U.S. Budget Deficit: How to fix the problem in 5 steps

Beginning with President Woodrow Wilson in fiscal year 1917, the U.S. has run a cumulative budget deficit every year.  In 1916, President Wilson’s $63 million cumulative surplus switched to a $790 million cumulative deficit in 1917.  He managed this by being the first president in the 1900′s to ever spend nearly $1 billion over his revenues while also being the first president with a multi-billion dollar source of collected revenue.  That’s the financial cost of war–specifically, World War I.

Since World War I, from a cumulative deficit perspective, the U.S. has never recovered financially due to spending incurred by each subsequent major outlay of funds:  Wars, social engineering programs or depressions/major recessions.  During 2010, our total cumulative deficit is over $8 trillion dollars.  That means that each living person in the U.S. has an equivalent debt of nearly $27,000.

Where Does Our Money Go?

For fiscal year 2009 our president spent over $3.5 trillion.  The chart shows where our money went.

Solving the Budget Deficit

Step 1:  Where are we spending our money? As with anyone who has cut their own home budget, the first step is knowing where you’re spending your money and eliminating any category that even looks remotely like “miscellaneous.”  “Other Discretionary” is equivalent to “miscellaneous” and amounts to 12% of our government’s budget:  $437 billion.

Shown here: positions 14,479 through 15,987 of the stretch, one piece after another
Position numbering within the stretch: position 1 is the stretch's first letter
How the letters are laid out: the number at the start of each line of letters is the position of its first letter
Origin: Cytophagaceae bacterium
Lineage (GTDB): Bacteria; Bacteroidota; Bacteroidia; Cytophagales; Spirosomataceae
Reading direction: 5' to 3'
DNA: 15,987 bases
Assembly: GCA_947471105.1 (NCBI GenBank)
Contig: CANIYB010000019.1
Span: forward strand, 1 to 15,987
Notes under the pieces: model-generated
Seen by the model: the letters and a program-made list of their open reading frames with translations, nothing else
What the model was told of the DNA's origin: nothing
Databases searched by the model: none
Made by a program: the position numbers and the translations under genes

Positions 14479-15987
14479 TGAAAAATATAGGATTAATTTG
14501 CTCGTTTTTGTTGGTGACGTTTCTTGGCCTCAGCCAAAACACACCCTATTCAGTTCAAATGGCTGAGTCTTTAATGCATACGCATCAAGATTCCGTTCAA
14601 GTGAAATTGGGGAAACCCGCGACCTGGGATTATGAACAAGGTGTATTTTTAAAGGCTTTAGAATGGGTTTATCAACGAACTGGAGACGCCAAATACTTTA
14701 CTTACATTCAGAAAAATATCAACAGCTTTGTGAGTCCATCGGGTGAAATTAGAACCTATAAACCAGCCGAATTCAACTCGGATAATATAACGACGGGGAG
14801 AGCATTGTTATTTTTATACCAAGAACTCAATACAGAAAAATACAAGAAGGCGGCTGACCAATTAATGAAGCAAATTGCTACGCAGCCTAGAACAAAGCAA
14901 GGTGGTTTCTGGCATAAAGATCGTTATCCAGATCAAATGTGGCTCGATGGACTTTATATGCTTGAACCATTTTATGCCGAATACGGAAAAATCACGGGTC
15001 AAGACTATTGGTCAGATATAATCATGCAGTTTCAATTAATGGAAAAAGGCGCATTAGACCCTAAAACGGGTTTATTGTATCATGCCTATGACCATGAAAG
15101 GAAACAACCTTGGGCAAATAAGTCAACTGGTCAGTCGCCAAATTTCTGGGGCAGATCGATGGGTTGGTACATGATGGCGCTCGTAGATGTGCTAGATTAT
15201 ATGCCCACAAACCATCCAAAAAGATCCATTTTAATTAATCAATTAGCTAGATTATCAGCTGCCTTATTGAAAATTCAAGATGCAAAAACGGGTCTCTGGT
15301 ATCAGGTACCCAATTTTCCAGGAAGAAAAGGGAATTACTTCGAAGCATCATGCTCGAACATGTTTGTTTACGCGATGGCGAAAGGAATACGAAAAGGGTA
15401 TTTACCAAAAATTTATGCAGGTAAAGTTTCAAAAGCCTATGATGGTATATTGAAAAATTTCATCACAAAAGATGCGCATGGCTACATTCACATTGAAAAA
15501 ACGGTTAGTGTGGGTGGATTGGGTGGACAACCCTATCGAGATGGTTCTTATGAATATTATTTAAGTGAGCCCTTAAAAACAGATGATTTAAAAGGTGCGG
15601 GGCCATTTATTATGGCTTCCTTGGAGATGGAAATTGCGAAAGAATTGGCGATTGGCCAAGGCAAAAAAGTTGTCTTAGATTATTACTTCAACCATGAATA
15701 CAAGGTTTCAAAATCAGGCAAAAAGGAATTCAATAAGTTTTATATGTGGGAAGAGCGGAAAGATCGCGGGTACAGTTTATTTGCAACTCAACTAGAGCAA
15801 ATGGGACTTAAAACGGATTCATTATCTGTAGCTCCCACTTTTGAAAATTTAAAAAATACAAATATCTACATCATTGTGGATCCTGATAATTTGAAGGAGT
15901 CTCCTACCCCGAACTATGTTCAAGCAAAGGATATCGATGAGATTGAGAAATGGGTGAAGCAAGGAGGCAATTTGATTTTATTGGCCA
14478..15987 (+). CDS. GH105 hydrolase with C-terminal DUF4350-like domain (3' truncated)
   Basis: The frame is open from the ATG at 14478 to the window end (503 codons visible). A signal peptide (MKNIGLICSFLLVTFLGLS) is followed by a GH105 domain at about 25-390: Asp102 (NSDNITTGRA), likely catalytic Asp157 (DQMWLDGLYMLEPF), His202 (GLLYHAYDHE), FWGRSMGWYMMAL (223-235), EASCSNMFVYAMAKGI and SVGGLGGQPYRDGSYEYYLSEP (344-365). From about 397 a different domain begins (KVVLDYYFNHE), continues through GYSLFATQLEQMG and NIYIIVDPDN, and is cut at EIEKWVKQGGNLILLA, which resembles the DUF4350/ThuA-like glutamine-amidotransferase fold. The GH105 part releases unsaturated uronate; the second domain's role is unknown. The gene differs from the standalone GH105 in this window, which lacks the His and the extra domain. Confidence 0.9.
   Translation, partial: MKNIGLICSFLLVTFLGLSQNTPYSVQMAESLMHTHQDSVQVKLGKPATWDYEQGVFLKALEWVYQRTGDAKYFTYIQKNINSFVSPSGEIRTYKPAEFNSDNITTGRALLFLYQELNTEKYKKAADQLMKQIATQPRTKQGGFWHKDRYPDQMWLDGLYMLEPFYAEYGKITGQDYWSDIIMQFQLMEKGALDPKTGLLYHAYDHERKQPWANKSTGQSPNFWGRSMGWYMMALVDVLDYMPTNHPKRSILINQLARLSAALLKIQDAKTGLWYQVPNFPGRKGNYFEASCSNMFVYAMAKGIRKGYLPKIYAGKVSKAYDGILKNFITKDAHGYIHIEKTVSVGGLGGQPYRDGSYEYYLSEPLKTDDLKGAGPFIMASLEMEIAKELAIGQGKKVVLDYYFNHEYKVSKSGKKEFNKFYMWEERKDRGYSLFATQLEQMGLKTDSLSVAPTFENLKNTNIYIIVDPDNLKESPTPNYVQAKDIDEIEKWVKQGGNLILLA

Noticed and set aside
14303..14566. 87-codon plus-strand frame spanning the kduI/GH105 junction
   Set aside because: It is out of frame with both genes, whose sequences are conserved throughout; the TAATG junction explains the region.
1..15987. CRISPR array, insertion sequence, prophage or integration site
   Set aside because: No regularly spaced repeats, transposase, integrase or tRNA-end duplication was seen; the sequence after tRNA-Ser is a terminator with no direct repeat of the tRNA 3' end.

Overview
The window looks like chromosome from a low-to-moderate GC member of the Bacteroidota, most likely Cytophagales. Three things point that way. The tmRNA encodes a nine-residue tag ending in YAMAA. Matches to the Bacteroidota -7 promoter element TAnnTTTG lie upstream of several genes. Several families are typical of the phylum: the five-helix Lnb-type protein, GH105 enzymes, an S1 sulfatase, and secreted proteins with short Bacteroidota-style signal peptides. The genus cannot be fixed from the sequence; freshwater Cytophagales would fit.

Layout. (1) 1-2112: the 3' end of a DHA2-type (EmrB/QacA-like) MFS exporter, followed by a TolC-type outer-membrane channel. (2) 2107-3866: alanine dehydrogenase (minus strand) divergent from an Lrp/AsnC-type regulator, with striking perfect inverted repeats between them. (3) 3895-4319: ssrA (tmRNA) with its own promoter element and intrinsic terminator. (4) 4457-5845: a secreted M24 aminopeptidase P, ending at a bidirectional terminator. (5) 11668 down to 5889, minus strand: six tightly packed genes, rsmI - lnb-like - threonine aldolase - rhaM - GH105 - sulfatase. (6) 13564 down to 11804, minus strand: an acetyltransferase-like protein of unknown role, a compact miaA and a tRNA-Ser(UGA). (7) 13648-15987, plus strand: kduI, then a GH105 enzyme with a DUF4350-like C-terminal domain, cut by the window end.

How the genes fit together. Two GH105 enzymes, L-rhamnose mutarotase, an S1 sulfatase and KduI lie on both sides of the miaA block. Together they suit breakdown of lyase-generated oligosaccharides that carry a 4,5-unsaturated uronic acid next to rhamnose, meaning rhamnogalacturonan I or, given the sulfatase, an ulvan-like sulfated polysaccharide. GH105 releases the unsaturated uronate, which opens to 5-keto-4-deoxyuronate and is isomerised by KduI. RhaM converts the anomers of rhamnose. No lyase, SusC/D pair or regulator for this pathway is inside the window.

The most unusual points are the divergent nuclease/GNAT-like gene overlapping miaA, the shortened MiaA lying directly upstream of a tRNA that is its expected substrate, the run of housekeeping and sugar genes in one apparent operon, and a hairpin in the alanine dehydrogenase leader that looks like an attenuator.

Step 2: Base spending on revenue. We, as a country and government, need to live within our means.  Unless we’re at war or have to contend with a major natural disaster, we should never spend more than we make.  This is the same rule that households use to succeed.

In fiscal year 2009, our federal government had revenue of $2.1 trillion but spent $3.5 trillion.  Anyone with a credit card, car payment, or mortgage knows that this will not work.

Deleting TARP and Other Discretionary from the budget eliminates $588 billion.  We still need to find $825 billion in savings to balance our fiscal year 2009 budget.  To do this, items that our Congress and the Executive Branch label as “untouchable” need to be trimmed–significantly.  This includes Social Security and Medicare/Medicaid.  No wants to do this, but we have no choice at this juncture.

Projecting from data available from our federal government (source: U.S. Government Printing Office), the cumulative deficit is expected to grow to $9.6 trillion by fiscal year 2011 if we make no changes.  If we have the wherewithal to reduce our spending to 5% less than revenue and use the full 5% to pay off our cumulative federal debt, we’ll be debt free in fiscal year 2041–think of it as a 30 year mortgage beginning in fiscal year 2011.

Step 3: Reduce spending. We’re not done yet–the next step is to reduce spending below our revenue.  Our target should be 5% of our revenue each year.  That’s $105 billion of our fiscal year 2009 revenue.  That brings our new fiscal year 2009 budget to $2 trillion, as opposed to the $3.5 trillion that we spent.

Step 4:  Implement the plan and never stop. The key is to always run a surplus.  Once the deficit is paid off then refund some of the funds to the tax payers (it’s our money) and budget any remaining funds to critical infrastructure programs.

Step 5:  Write this into law today.

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